“I was writing from the perspective of a Chelmsman,” Krakovsky shared. “What type of bank of imagery they would be pulling from — of course, a Jewish one, so the show is riddled with Jewish imagery. It helps build a universe.”

Despite running around the stage for the entirety of the play, he credited his team with the success of the piece.

“This would not exist at all if it weren’t for the the incredible dedicated patient, inspired artists with whom I am so lucky to be surrounded by,” Krakovsky said.

Krakovsky shared that he realized that he had something special in a performance of a version of the play at Emory’s Burlington Road Building in April 2014.

People came up to him and told him that the story was important, and he listened, bringing it to its next stage at the Alliance Theatre.

“It is a play about the Holocaust, certainly,” Krakovsky said. “It is a play about heritage and the legacy of trauma, but it’s also a play in service of ‘tikkun olam,’ [a central tenet of Judaism], which means ‘to heal the world.’”

Krakovsky hopes to take the play on the road, to share it with those in high schools, colleges, community centers, synagogues and anyone who will listen.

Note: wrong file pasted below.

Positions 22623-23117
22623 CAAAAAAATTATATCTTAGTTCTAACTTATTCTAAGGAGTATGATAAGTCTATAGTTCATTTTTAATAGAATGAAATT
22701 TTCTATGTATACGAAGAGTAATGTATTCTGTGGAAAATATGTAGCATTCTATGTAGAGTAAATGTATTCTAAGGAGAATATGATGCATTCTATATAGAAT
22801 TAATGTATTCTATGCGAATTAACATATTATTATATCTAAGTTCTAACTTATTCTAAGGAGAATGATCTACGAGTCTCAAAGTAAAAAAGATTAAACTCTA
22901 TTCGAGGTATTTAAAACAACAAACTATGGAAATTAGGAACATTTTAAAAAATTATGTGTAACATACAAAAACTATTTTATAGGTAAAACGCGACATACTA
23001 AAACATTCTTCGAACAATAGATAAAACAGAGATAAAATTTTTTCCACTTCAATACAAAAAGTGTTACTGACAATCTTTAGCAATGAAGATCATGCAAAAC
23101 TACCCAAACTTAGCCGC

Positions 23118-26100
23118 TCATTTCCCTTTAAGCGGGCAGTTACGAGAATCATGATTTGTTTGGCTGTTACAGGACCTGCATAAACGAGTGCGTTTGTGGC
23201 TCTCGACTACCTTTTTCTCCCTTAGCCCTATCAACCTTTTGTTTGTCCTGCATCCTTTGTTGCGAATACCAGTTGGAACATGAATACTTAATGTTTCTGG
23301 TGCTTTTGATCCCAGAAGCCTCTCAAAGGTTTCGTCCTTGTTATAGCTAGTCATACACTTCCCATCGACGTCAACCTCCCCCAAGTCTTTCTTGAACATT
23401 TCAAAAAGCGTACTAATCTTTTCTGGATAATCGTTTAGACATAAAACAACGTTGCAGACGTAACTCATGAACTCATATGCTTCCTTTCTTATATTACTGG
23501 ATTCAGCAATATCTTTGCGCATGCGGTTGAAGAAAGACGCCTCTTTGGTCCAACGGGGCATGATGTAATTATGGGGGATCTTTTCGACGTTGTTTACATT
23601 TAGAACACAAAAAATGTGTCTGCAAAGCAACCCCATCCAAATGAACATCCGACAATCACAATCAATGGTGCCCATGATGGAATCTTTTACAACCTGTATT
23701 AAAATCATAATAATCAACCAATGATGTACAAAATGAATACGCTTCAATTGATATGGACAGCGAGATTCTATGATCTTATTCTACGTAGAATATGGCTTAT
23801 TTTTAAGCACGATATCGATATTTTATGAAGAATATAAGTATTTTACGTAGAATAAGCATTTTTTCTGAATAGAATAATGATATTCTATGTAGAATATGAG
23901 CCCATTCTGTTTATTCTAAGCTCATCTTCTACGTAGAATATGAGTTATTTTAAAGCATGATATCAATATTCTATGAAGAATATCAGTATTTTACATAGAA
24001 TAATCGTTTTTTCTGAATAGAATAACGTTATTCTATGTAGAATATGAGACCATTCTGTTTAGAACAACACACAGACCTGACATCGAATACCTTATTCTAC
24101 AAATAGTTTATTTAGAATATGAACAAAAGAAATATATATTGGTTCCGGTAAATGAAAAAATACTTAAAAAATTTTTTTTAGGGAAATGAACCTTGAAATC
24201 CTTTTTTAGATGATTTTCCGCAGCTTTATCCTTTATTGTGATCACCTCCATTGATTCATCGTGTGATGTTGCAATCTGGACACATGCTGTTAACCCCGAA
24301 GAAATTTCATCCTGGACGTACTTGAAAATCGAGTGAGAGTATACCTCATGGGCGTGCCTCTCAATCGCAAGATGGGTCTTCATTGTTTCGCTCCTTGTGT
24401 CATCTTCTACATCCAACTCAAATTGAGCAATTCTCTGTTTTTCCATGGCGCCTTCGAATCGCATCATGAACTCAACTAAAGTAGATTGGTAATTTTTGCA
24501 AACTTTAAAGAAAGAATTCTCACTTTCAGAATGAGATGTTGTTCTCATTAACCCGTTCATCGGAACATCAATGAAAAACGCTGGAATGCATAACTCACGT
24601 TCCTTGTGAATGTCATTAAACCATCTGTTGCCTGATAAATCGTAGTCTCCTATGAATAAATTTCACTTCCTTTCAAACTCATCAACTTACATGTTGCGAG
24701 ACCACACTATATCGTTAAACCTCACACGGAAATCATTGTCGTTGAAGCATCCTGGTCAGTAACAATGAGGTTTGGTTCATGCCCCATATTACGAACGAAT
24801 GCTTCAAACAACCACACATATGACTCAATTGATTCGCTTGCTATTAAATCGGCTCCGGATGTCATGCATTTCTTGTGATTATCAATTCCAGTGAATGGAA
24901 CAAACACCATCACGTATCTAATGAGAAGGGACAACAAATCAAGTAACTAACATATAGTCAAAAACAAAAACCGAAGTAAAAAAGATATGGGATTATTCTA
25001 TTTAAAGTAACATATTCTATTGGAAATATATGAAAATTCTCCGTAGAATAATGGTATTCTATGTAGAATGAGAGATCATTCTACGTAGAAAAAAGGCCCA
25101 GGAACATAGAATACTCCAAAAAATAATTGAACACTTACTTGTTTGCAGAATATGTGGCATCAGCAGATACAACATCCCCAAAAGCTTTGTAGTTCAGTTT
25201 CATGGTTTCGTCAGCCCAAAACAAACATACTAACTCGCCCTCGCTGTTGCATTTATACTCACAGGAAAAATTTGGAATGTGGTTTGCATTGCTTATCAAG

“I really believe in it,” Krakovsky said. “I don’t know if I’ve ever made something before where I believe in this so much that I want to show it to as many people as humanly possible.”

While the metaphor of “Yankl on the Moon” represents Krakovsky’s personal distance from the Holocaust as a member of the third generation (his grandfather is a Holocaust survivor), he deals with his conflict in the same way as Yankl: by telling stories.

His “tragi-comedy” is hilarious, poignant at times and a remarkable illustration of the power of stories.

“It’s a play about how comedy can be a force for healing and transformation,” Krakovsky concluded passionately. “It’s a play about how storytelling can heal the world.”

– By Julia Munslow, Staff Writer

This article was updated at 2:52 p.m. on Feb. 18, 2015 to reflect the insertion of the word “independent” in the sixth paragraph, to change “Alliance Theater” to “Alliance Theatre,” to change the misused word “schmutz” to “schmuck,” to clarify “references to the Torah” in the paragraph about the play’s Jewish elements and to change various attributions to “said” and to clarify that not all of Krakovsky’s team are Emory alumni.